When most people hear the term “impact investing”, they often don’t know what you’re talking about. They might know that it involves investing in socially and environmentally conscious businesses, but may not be aware that impact investors make money, and are looking for a financial return. Along with social impact, impact investors are looking for financially sustainable companies that can pay back a loan or are profitable enough for them to make an exit in the future.
This is a new type of investing, and it’s revolutionizing the way people think about where they put their money. Now, suddenly, you can have financial returns and social returns, not just one or the other.
Why Making a Profit is Essential
Most impact investors are not primarily motivated by money (although impact investing does provide a financial return, you can usually get larger returns elsewhere), but it is incredibly important that they do look for financially sustainable organizations. Impact investors are not the same as charitable organizations and they aren’t looking to invest in charities either; they need a return, and most charities are unable to pay back financing with interest.
Impact investors are looking for sustainable, innovative companies who are growing while also impacting the world around them.
Why Charity is Still Necessary
Charities are needed in the world; they provide essential healthcare and support to the world’s most vulnerable. However, if you give someone $100 worth of clothes or food, then that’s all they have: $100 worth of something. Then once it’s gone, it’s gone forever, and they’re back to relying on another charitable donation.
In contrast, invest $100 dollars in an organization who is employing the long-term unemployed to make clothing made from recycled material and your impact extends far beyond that $100. Once you start making a profit, money can be recycled, both by the organizations and the fund managers.
Profit is Sustainable and Attractive for Everyone
More importantly, making a profit is attractive for everyone. Charities traditionally spend a lot of effort and time fundraising, convincing people that they are a worthy cause to donate to. If impact investors are able provide returns to their own investors, other people looking to make a profit are more likely to get involved. Harnessing the power of capitalism for good, impact investing makes a lot of sense.
Is Sustainable Capitalism possible?
Sustainable capitalism has been described as a “conceptual form of capitalism based upon sustainable practices that seek to preserve humanity and the planet, while reducing externalities and bearing a resemblance of capitalist economic policy”.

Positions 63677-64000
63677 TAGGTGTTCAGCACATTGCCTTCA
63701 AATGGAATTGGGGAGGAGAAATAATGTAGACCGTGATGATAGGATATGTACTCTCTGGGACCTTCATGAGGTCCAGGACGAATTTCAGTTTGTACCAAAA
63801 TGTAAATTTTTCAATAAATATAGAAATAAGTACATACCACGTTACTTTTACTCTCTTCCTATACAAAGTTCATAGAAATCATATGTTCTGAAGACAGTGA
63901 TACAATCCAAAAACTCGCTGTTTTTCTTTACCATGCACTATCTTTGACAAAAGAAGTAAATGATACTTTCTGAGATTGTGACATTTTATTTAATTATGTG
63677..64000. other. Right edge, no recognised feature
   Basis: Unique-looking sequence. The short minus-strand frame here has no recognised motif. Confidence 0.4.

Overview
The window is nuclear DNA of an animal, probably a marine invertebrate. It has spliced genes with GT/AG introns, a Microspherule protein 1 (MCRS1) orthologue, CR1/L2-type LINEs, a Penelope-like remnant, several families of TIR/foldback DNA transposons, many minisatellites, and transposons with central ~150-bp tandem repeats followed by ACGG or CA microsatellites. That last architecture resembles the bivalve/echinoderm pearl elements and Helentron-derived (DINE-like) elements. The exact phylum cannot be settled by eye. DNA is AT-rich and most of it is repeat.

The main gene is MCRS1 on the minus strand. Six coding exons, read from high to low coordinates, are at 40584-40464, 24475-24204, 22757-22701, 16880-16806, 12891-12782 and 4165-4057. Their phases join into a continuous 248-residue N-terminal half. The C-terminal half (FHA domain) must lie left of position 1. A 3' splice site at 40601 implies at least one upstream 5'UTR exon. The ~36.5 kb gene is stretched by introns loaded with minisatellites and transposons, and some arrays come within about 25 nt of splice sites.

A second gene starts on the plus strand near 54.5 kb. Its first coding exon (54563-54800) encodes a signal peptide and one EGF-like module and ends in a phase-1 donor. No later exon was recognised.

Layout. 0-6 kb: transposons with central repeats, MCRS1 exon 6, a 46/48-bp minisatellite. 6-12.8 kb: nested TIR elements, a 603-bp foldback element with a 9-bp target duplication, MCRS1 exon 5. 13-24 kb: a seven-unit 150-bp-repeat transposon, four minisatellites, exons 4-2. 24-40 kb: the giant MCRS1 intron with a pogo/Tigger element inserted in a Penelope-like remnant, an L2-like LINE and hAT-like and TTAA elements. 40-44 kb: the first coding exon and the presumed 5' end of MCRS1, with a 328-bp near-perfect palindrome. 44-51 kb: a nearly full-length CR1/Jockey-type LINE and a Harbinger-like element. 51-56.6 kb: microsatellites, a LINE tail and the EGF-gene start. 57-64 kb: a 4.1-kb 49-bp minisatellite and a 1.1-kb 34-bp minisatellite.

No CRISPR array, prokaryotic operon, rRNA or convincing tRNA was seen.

The idea is that political, economic and social structures integrate environmental, social and governmental aspects into risk assessments when making decisions. In investing, this is known as an “ESG (Environmental, Social, Governmental) screen”, and most major banks and financial institutions are incorporating this screen. Several organizations have shown that organizations that pass the ESG screen, meaning they are more socially or environmentally conscious and have good governance structures, are better long-term investments.
Impact Investing Goes Further
Impact investing goes one step further than ESG investing. With most investors agreeing that organizations must be intentionally creating a positive social or environmental impact to be investable, rather than just passing an ESG screen.
This idea, that you can continue to grow a business, a country, or an economy, while still having a positive impact on society, is not new. It is however, becoming more popular as businesses recognize that consumers care about the environment and wellbeing of others now more than ever. Moreover, investors recognize that companies who are having a positive impact are likely to be successful businesses in the long run.
More Evidence Is Needed
Harnessing capitalism, turning it on its head, and providing profitable returns to investors and social returns to society must be the way forward. Our planet cannot cope with the environmental and social costs that come with ignoring the needs of our environment and vulnerable populations.
For this to happen though, we need more evidence that impact investing can deliver over the long-term. More and more evidence is emerging in the form of successful, sustainable companies that are doing good while making great money.
I imagine there will be a time when impact investing is not a choice, but that all forms of investing consider society and the environment, and that time cannot come soon enough.